We boarded car 15, the first class car on our overnight sleeping train bound for Chiang Mai at 1930.
As the train pulled out of Hualamphong Station, our conductor was at the door of our berth requesting our food and drink orders. Since we had used our time in Bangkok to have an early dinner, we declined dinner, but placed our order for an American breakfast with coffee the next morning. A few minutes later our conductor returned with two large bottles of Singha, Thailand's premier and original beer, a smooth, but strong Thai lager. I always sleep like a baby on the overnight trains, but I admit, the Singha certainly didn't hurt! After a comfortable night's sleep in a first class sleeping berth, and waking to a hot breakfast around 0800 the next morning, we pulled into Chiang Mai train station at 0900.
Minibus taxi drivers were available to meet us on the arrival platform. For 40 baht, and in less than 10 minutes we arrived at the Central Duangtawan Hotel, a beautiful four star hotel adjacent to the famous Chiang Mai Night Bazaar. The hotel was a fantastic value for first class accommodations in a great location. Mikki Jo’s first impression and comment was 'wow, how much is this costing us?"... But not to worry, I had booked her in a deluxe room on the 6th floor for $40 a night, and for only $75 a night I had a beautiful Dynasty Club suite on the 22nd floor of the hotel with breathtaking views of the mountains and city lights of Chiang Mai, not to mention the convenience of executive lounge privileges on the 23rd floor providing complimentary daily breakfasts, afternoon teas, evening cocktails and hors d’oeuvres, and free internet access.
We had an early lunch in the Tawan coffee shop on the hotel's 2nd floor, an international buffet which was offering a world class Japanese buffet the day we arrived. Following a grand scale lunch for only 210 baht ($6.05), we spent the afternoon exploring the shops in Samkanpaeng, where most of Chiang Mai's famed handicraft shops are located. I got a beautiful piece of lacquer ware at one stop, a small black jewelry box with a gold elephant on the lid, hand-painted with a floral design and my name inside as I waited, a nice little souvenir for 150 baht ($4.30) Our favorite stop of the afternoon was probably the visit to the Shinawatra silk factory where we watched a demonstration of the old methods of harvesting the silk from silkworm cocoons, then moved on to watch how they dye the silks, spool them and manually work large weaving machines to produce the beautiful Thai silk.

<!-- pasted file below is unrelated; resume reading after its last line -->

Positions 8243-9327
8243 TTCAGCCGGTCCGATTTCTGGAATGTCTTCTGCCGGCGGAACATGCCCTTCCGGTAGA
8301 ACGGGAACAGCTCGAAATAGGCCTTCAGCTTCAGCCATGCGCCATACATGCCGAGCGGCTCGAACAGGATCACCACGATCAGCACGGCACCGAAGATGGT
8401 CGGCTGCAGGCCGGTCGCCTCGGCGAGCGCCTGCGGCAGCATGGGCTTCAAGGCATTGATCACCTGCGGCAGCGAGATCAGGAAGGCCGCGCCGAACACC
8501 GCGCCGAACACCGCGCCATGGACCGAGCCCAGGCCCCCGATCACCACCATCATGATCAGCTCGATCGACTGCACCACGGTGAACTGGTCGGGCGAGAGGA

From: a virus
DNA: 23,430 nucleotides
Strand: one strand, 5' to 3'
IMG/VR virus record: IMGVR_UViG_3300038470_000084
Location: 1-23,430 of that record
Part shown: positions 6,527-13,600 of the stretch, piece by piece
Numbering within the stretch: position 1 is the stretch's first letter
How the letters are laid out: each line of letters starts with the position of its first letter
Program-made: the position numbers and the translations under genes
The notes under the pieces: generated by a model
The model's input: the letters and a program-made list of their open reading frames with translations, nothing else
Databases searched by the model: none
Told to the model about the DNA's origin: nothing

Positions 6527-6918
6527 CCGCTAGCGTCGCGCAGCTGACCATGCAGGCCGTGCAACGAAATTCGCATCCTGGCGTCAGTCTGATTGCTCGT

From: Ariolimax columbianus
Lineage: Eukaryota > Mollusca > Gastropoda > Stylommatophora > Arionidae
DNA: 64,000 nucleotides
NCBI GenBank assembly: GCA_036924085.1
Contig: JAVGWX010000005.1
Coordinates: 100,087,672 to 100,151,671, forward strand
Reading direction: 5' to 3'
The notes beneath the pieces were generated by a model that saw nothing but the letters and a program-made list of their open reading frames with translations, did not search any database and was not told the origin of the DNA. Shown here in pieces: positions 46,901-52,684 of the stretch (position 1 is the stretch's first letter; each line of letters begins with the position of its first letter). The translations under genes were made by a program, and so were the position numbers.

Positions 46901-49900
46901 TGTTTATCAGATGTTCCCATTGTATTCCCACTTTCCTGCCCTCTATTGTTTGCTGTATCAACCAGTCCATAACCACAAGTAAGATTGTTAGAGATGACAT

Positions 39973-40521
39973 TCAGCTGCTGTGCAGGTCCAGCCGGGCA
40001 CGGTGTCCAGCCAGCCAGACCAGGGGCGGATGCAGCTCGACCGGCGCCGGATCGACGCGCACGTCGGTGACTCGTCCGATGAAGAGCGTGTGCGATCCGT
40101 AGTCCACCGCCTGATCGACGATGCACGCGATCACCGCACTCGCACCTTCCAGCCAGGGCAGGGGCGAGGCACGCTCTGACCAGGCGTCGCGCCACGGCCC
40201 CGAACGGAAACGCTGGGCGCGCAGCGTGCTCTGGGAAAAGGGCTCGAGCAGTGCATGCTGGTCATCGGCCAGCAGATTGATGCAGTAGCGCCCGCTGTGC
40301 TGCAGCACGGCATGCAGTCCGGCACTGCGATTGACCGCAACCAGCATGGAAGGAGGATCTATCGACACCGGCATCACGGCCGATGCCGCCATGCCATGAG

Late in the afternoon, we took a stroll around Chiang Mai's old town, inside the moat. Right inside the walls we found plenty of charming pedestrian lanes where you can wander at your leisure to see attractions like Sompet, the fresh market, the Three King's Statue, and many beautiful temples, with Wat Chiang Man being the oldest and probably the most beautiful of the temples inside the old walls. Right outside the walls at the Tapae gate we got our first tuk tuk, a southeast Asia version of the vehicle known in other places as an auto rickshaw or cabin cycle. It was the quick way back to our hotel and a very welcomed treat to our tired feet. The driver wanted 60 baht, but I charmed him with a little flirting and he finally decided he would take the 20 baht I offered him... That evening we had dinner in our hotel, at the Sunflower Cantonese Restaurant on the 24th floor.
We had a great table near the window with stunning night views of Chiang Mai. Our meal consisted of both hot and sour and crab corn soups, braised sea bass with brown sauce, steamed baby kale in oyster sauce, and sauteed spinach with crab meat. After dinner we headed to the famed Night Bazaar that operates from sunset to midnight daily - THE place to go for souvenirs, textiles, fake goods and knick knacks. It's a blast to stroll through the market as they heckle to sell their wares... To cap the day we each got a full body oil massage, 150 baht for an hour ($4.35) Aem, the little guy that latched on to me had magic hands that I won't soon forget :) We had an 0800 pickup time from the hotel the next morning.
After a pleasant scenic trip to the north of Chiang Mai, we arrived at Maetaman Elephant camp around 0930. Amidst lush jungle at the side of the meandering river we got to watch the elephants take their daily baths before they entertained us with a show that demonstrated some of the ir skills in the timber industry, playing sports and painting! It was pretty amazing to watch them hold a brush in their trunk and bring their picture to life, simply by watching the trainer point to the color they were to use next. The next adventure on our itinerary was a very pleasant Huckelberry Finn type float trip on a bamboo raft down the scenic and placid Mae Thang River wearing our Ho Chi Minh hats.